Apparently, only now is the US government confident enough in the outcome of the Spanish-American War to nix the luxury tax implemented to finance victory.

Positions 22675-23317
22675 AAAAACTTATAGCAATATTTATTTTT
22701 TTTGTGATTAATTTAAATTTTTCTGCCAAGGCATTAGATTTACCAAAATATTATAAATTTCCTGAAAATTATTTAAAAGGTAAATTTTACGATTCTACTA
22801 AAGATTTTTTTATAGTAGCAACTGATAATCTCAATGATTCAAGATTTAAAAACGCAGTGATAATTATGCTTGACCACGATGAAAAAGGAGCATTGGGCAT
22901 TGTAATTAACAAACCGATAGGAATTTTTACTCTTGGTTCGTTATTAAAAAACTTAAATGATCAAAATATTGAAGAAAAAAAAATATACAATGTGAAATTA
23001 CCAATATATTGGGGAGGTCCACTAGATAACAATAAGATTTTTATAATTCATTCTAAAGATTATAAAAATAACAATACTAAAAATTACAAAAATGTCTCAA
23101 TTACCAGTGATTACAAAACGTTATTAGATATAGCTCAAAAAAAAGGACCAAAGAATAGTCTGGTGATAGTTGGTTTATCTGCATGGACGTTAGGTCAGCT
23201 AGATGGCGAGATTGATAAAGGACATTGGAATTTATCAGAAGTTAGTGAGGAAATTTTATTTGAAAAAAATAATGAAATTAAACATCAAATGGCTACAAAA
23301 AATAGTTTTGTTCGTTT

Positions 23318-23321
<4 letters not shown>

The brief Spanish-American War ended more than a century ago, but not the federal tax assessed to fund the victory. Until now. On Thursday, the U.S. Treasury said it would stop collecting the 3% federal excise tax on long-distance calls, a fee originally assessed in 1898. The government also said it will issue refunds requested by consumers and businesses that paid the fee over the past three years. Taxpayers will be able to request refunds when they file 2006 tax returns in early 2007. The Treasury also said the Justice Department would cease litigation in support of the tax after a handful of federal appeals courts ruled the fee illegal in decisions rendered within the past year. The most recent loss in federal court occurred earlier this month. “The Federal Appeals courts have spoken across the board,” Treasury Secretary John Snow said in a statement. “It’s time to ‘disconnect’ this tax and put it on the permanent ‘do not call’ list.” … In announcing his decision, Treasury Secretary Snow also called on Congress to eliminate federal taxes on local phone calls. That tax is separate from the long-distance fee.